AUGUSTA, Ga. -- Tears flow at the Masters like cheap wine at an Olive Garden. That's what this place, this tournament, does to people. After Tiger Woods ran away with the 1997 Masters, he wept in his father Earl's arms. When Phil Mickelson won in 2010, soon after his wife Amy had been diagnosed with breast cancer, misty-eyed patrons looked on as the couple embraced behind the 18th green. A despondent Brandt Snedeker sobbed after he let the 2008 Masters slip away.
What's not so common at Augusta is tears at a pre-tournament press conference. And yet there was defending champion Bubba Watson welling up and rubbing his eyes Tuesday morning, searching for words as he described wrapping his infant son Caleb in the green jacket days after the 2012 Masters.
"That's the only thing I did with it. Out of respect, out of honor…"
Here Watson paused for a beat ... two beats ... three ... must have been 10 beats in all before the green-jacketed Q&A moderator, Claude Nielsen, finally, mercifully, intervened.
"Let's go to the next question."
When you see Bubba Watson prancing around in denim overalls or splattering cakes on The Tonight Show, it's easy to forget that the man has great reverence for the game and his unique place in it. And of particular importance to him is the site of his first major win.
"You know, this is the mecca," Watson said Tuesday. "This is the ultimate as a golfer, the Masters. We see the beauty every year. We see heroic shots every year, because it's the same venue every year, so it's easy to compare and see other things that happen throughout the history of the game."
Few of those moments match Watson's mind-bending recovery shot from the trees that carried him to a playoff win over Louis Oosthuizen a year ago. A plaque has not yet been installed on the spot of Watson's heroics (and there's no sign of a Bubba Bridge either), but during this week's practice rounds, it has proven to be a popular destination for camera-toting patrons. At least one three-time major champion has also paid a visit.
"Sunday when me and my wife [Angie] were playing, we were coming down off of 18 tee, there was a group of guys over there, three guys over there," Watson said. "Couldn't see who it was, and I yelled at them and I said, 'No, that's not the spot, it's a little over.'
Moments later Watson identified one of the gawkers: 1970 Masters champion Billy Casper.
Watson himself revisited the spot two weeks ago when he played the course with his manager, Jens Beck, and a childhood friend. They reminisced about the shot and snapped a few pictures but didn't loiter for long -- and, no, Watson didn't try to recreate the shot, either. On Sunday, Watson took his wife Angie to the spot, but they decided against a photo-op.
In the year since Watson's surprise win, his life has sometimes seemed like one big photo-op. He bought the original General Lee, the Dodge Charger from the Dukes of Hazzard; taped his second Golf Boys video; signed a splashy endorsement deal with Oakley; and made two whirlwind media tours of New York City, the last coming just last week. Watson says his newfound fame and the attention that comes with it haven't affected his on-course performance, but the numbers suggest otherwise. In 18 starts since the 2013 Masters, Watson is winless. He has four top 10s, but also four missed-cuts. Still, in his typical Bubba way, he sounds unconcerned.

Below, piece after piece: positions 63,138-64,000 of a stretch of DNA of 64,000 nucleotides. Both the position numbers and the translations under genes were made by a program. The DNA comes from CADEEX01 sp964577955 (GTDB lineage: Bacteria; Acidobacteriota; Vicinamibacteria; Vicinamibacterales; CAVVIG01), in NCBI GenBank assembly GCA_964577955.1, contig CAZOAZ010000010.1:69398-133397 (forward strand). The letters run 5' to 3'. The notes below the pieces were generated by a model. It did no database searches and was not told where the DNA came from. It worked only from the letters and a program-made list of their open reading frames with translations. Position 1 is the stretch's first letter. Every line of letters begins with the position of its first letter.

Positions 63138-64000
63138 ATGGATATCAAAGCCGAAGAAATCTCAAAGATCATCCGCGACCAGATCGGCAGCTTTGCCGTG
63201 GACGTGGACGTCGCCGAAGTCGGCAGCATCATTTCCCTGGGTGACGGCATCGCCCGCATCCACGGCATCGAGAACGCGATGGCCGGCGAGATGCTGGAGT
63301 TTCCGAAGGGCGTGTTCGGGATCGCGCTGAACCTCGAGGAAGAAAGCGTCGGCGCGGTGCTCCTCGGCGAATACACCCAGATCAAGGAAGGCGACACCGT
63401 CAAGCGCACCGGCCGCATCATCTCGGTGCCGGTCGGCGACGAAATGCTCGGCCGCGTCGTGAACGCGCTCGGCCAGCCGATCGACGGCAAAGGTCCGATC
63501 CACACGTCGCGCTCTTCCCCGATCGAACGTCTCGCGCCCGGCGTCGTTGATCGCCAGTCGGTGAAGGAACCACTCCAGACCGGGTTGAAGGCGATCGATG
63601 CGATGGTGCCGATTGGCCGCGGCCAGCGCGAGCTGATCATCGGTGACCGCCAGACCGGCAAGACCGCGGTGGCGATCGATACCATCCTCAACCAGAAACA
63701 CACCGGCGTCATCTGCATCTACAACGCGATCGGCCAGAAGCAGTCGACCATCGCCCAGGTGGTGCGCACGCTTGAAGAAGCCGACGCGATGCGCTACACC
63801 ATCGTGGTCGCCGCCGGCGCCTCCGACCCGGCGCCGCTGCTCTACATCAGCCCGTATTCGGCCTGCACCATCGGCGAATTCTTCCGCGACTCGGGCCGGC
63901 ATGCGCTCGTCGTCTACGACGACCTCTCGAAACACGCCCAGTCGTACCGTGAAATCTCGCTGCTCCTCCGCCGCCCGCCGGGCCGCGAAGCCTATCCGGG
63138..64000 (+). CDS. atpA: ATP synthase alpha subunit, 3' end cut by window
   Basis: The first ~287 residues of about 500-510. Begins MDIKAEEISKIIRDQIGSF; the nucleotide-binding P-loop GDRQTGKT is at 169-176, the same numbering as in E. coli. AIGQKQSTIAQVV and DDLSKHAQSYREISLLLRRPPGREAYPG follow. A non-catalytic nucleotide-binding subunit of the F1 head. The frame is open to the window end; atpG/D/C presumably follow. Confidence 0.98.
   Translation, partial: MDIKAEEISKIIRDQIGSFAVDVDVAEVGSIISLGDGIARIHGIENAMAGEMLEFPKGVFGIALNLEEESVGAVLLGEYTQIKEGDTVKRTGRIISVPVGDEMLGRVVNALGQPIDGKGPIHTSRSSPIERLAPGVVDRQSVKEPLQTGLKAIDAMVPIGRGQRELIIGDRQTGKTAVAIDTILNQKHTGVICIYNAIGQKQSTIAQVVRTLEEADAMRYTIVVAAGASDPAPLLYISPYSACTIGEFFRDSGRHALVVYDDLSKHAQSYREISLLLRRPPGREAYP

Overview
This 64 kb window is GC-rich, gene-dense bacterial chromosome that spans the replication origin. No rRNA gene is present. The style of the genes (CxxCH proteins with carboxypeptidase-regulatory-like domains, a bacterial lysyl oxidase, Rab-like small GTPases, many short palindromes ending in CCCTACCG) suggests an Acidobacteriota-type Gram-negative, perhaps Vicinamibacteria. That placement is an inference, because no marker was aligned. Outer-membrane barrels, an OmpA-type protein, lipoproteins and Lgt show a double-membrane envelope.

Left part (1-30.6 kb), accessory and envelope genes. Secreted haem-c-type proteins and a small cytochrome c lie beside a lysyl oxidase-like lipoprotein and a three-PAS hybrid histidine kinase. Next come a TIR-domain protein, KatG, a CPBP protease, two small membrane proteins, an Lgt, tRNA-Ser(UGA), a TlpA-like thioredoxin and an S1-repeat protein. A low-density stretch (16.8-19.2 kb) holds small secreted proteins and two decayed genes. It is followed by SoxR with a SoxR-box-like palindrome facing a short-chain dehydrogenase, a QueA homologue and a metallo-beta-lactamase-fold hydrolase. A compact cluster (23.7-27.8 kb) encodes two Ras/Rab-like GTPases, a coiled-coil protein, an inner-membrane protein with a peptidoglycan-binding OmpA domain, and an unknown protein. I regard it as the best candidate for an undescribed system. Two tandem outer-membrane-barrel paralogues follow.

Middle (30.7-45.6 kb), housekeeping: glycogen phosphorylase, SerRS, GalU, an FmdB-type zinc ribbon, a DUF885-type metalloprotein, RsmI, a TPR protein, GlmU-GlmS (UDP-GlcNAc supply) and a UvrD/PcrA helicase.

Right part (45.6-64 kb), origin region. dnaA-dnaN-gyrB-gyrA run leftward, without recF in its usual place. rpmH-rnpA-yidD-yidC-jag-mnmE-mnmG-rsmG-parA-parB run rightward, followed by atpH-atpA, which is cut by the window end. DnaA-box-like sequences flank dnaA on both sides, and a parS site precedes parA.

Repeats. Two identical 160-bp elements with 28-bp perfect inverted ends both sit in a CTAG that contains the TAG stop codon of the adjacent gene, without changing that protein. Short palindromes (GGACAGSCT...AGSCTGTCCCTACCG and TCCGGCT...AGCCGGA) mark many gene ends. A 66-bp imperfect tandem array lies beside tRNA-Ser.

"I think it's just golf," Watson said. "It goes a few years this way, a few years that way."
Watson's caddie, Ted Scott, is less dismissive.
"I think when he won the Masters, it became overwhelming," Scott says. "It's a real adjustment for a guy like Bubba. Bubba plays golf because he loves the game and it's fun. He's not saying, 'Hey, I can't wait to sign autographs and do all that other stuff.' He does it out of the kindness of his heart, but it's not something he looks forward to. I think some guys are better prepared to deal with the extra stuff that comes with success, but maybe the game of golf is harder for them."
Bubba's not alone, of course. Plenty of guys have struggled in the wake of winning a major. (When's the last time you heard from Trevor Immelman?) But the idea that fun-loving, hovercraft-riding Bubba Watson might be struggling with the spotlight is at odds with his public persona.
"Before he was a winner," Scott continues, "Bubba had a fan base because of his pink-shaftin', curvin', left-handed, kind-of-a-wild-type play. Make him a Masters champ and there was kind of a frenzy. And then he goes and does goofy videos -- a lot of things he does attracts people. It just added to the pressure, and made it a lot more to deal with. So it really didn't surprise me that he wasn't out there competing to win every week. In the back of his mind, even though he's very tough mentally now, I think he was thinking, 'Gosh, how am I going to deal with this?' "
So far this week Watson appears to be dealing with the attention just fine. He'll host the Champions Dinner Tuesday evening (he still hasn't released his menu), and on Wednesday he'll play in the Par 3 Contest, with Angie and Caleb on his bag. On Monday, he had lunch with another famous Watson: eight-time major winner Tom Watson. With any other player Tom Watson may have rapped about the weather or course strategy or Masters glories past. But with Bubba, perhaps not surprisingly, the conversation revolved around a more exotic topic.
"He wanted to talk about the hovercraft," Bubba said.